Vendors report busy Hells Canyon Days in Cambridge, Idaho

In addition to hot rods and classic cars at the Hells Canyon Days show and shine, there were some decked-out semi-trucks on display in Cambridge over the weekend. Both Friday and Saturday featured activities around town. Photo by Steve Lyon
Steve Lyon
 Decent weather and lots of activities around town brought visitors to Cambridge on Saturday afternoon for the annual Hells Canyon Days.
 Food vendors that lined Superior Street offered everything from tri-tip sandwiches to tacos and reported good business. 
 The Cambridge Community Library’s annual book sale outside did well, with lots of browsers and buyers checking out tables of used books. The proceeds will be used to buy materials for the library. 
 “It’s been really busy,” library employee Heidi Hoskins said.
 Debbie Dibble, the owner of Dibble Farms, sold plants and flowers out of the back of her truck parked on main street. She said a lot of people bought flowers and sold out of some tomato varieties.
 “It is a lot of work, but I really enjoy it,” she said.
 On the other end of town, main street was blocked off for the 24th annual car show and shine on Saturday. 
 On the next street over, there were also 20 or so shiny semi-trucks lined up in rows for the Tim Harrison Memorial truck show.
 Don Dopf,  a longtime member of the Cambridge Commercial Club, has organized the car show since its inception. Car owners registered their hot rods and classic rides and vied for trophies in a number of categories. A total of 70 cars showed up, Dopf said.
 “They came slow today, but they came,” he said. 
 Dopf set up his music system and played oldies throughout the afternoon as visitors wandered around checking out the vehicles. 
 Over at the fairgrounds the dozen vendors at a flea market set up tables inside the livestock sale barn. Nearby, Baker Auction sold to the highest bidders the last of the inventory of the Superior Pawn Shop, which is no longer in business.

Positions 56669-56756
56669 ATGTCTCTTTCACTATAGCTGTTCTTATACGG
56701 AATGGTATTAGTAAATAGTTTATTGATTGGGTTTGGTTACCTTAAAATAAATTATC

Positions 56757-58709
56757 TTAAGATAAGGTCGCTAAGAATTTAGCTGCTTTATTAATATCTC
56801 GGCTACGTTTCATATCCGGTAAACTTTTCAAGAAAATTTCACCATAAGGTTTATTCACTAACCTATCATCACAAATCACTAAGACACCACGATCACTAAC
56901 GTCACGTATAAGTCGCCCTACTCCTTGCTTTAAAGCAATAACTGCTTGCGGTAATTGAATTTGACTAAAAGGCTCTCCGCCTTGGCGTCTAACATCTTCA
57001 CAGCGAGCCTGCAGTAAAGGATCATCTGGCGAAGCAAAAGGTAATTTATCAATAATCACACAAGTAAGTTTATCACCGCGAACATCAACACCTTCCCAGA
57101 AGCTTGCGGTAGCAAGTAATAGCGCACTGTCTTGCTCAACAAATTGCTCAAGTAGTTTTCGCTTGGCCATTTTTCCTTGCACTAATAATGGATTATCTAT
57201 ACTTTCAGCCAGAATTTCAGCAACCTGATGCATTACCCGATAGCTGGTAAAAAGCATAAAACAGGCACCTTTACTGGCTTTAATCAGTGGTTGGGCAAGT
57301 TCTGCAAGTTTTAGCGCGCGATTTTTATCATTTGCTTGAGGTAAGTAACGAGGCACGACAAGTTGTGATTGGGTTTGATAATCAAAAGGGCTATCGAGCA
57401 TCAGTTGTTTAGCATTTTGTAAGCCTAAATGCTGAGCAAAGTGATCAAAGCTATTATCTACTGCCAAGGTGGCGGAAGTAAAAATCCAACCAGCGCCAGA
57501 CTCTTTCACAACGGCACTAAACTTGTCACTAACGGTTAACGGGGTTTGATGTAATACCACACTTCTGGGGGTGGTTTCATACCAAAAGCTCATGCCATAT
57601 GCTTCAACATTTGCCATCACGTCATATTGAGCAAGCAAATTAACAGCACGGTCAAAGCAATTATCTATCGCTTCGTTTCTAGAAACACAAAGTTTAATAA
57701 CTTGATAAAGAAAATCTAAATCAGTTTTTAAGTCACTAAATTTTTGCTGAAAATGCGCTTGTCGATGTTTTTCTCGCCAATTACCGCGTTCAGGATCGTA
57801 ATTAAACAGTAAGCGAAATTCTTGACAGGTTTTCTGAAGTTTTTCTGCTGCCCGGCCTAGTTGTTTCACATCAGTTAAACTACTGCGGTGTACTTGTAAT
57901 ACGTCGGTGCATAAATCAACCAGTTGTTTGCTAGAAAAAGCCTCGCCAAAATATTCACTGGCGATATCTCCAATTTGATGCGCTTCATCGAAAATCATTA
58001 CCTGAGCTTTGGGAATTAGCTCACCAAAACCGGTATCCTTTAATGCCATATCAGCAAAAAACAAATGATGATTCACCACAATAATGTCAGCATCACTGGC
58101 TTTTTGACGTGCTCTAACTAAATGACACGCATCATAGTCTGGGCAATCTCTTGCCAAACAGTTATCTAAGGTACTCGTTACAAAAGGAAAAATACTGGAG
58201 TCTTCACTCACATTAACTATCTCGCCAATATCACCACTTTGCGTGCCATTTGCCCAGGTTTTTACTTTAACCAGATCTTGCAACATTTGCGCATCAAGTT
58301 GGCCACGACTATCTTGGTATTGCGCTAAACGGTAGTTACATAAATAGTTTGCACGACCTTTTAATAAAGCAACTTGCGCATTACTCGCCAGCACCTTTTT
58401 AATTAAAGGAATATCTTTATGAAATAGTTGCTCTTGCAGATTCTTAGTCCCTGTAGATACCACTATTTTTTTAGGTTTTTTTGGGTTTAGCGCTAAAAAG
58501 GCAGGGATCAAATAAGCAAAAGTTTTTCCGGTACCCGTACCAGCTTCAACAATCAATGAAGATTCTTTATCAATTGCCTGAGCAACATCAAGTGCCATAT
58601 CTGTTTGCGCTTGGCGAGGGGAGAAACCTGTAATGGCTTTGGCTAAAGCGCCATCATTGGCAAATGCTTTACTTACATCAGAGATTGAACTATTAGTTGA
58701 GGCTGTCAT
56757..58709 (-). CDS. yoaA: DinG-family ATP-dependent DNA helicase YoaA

The Cambridge Rodeo Association held its annual pit barbecue dinner with all the fixings at the fairgrounds exhibit hall. More than 400 people usually stop by for a plate piled high with barbecue pork, beans, potato salad, coleslaw and more, plus dessert.
 The dinner usually has a line of hungry diners waiting for the food to be served and always sells out .
 The pit barbecue is a  fundraiser for the rodeo organization. The rodeo association hosts an Idaho Cowboy Association-sanctioned rodeo every year during fair week in Cambridge.
 There were changes this year and there will be changes next year at Hells Canyon Days.
 The fine art and photography show did not happen this year due to a lack of entries.
 The 29th annual farm toy sale at the high school on Saturday was the last during Hells Canyon Days. The number of vendors has dropped over the years as collectors and sellers have moved online to buy and sell. 
 Irene and Larry Anderson of Weiser started the farm toy show in 1990 and have not missed a single year. 
 They turned the toy show organizing over to Mel and Judy Reber, of Prineville, Ore., who line up the vendors through their mailing list and own and operate Reber’s Farm Toys. 
 Reber said there were  27 vendors this year. The all-time record is 78 vendors at the toy show one year.
 “This is our farewell. We didn’t really know until we got here,” Judy Reber said.
 The Andersons said maybe someone else with an interest can continue the event.
 Hells Canyon Days has been held for at least 30 years. The Cambridge Commercial Club organizes the weekend of events with the Cambridge Rodeo Association. 
 It all got started in 1984, when there were various things going on around Cambridge, such as a horse sale, art show, square dancing competition and a farm toy show. It was decided to put all the events together and call it Hells Canyon Days.


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